The Online Dating Association (ODA) has published a response to the UK Government White Paper consultation on Internet Safety.
The original 102-page document, produced by the Department for Digital, Culture, Media & Sport, “sets out the government’s plans for a world-leading package of measures to keep UK users safe online.”
It aims to make the UK the safest place in the world to be online, as well as the best place to establish an online company. The paper sets out an eight-point vision, stating that the internet should protect freedom of expression, be open and secure, and keep users protected.
There are two specific mentions of dating apps, both relating to instances of children or underage teens accessing the services.
The Online Dating Association has set out its thoughts in a 10-page downloadable document. The organisation offers a series of take-home points:
“Our top line messages are:
1. We agree further action is needed to address online harms.
2. Online harms, like harm in the physical world can take endless forms.
3. Regulation should only happen when and where necessary. It should, per Ofcom and other guidance, be objectively justified and the minimum necessary to achieve the goal set.
4. If any legislation and regulation is not to affect every provider of any kind of Information Society Services (ISS), the Government needs to focus down on the specific goals it wishes to achieve and on the hosting and other services that relate to these harms.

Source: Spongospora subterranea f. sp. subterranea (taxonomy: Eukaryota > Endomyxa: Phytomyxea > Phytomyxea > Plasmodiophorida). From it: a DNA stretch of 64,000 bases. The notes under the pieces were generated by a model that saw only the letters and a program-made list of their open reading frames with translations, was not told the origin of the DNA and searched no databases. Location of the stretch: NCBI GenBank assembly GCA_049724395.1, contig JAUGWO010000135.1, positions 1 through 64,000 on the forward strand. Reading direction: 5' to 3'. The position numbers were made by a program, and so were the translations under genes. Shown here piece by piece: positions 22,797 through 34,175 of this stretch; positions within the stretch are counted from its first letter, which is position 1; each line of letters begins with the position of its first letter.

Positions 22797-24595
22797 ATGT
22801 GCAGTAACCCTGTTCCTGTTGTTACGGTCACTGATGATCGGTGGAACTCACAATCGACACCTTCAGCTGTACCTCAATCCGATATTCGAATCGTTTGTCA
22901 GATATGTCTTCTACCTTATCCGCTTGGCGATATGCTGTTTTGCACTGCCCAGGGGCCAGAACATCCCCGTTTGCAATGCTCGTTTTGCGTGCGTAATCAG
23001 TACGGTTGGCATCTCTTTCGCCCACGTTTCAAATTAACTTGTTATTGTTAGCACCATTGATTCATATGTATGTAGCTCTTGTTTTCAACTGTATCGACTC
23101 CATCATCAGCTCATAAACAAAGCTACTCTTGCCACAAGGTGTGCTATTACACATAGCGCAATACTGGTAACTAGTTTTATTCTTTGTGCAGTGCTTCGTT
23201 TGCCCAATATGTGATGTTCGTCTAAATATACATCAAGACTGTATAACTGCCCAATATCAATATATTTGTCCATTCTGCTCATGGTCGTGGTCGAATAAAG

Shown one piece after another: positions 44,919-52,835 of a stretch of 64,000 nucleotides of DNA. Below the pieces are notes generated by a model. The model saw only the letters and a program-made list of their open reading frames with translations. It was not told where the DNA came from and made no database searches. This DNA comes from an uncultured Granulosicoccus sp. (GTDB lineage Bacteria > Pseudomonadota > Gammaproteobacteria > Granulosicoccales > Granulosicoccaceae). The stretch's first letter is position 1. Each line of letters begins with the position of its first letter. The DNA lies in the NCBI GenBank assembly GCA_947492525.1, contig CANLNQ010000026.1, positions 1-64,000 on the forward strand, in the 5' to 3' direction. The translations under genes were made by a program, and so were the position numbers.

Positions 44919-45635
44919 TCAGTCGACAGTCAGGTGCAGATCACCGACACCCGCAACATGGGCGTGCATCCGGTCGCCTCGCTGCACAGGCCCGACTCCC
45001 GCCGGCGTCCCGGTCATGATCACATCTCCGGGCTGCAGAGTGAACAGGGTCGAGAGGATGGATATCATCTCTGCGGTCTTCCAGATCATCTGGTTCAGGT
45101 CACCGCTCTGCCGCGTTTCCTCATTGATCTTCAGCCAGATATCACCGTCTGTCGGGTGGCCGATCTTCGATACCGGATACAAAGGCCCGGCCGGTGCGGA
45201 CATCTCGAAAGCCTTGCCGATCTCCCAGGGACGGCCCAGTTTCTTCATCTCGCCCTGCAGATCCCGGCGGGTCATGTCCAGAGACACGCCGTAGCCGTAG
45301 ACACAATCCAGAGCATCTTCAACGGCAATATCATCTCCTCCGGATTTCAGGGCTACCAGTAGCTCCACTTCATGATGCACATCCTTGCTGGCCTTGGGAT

5. Online dating services have a single reference in the White Paper: reflecting the specific singular purpose services provide and their irrelevance to the harms highlighted in the White Paper.
6. We think the Government right not to propose regulation specific to dating services.
7. Dating service providers will continue on a voluntary basis to apply age rules to use of their services and will continue to develop mechanics for ensuring this policy is applied.
8. An approach that prioritises the risks to be addressed by any new regime should not reach into matters already addressed by existing law and existing regulators. Any new regulatory body should focus on social media providers that host, promote and accelerate content that could cause serious offence and encourage harmful actions.
9. Targeting is critical to adding value and delivering new protections without causing regulatory conflict, overlaps, inconsistencies and an approach that is contrary to existing Community law relating to providers of ISS.
10. Proportionality matters. Most members of the ODA are UK based UK-focused entities of varied but unexceptional scale. Measures that seem proportionate to global social media providers could cause severe damage to UK businesses if applied to all and sundry and in a standard format.”
Read more here.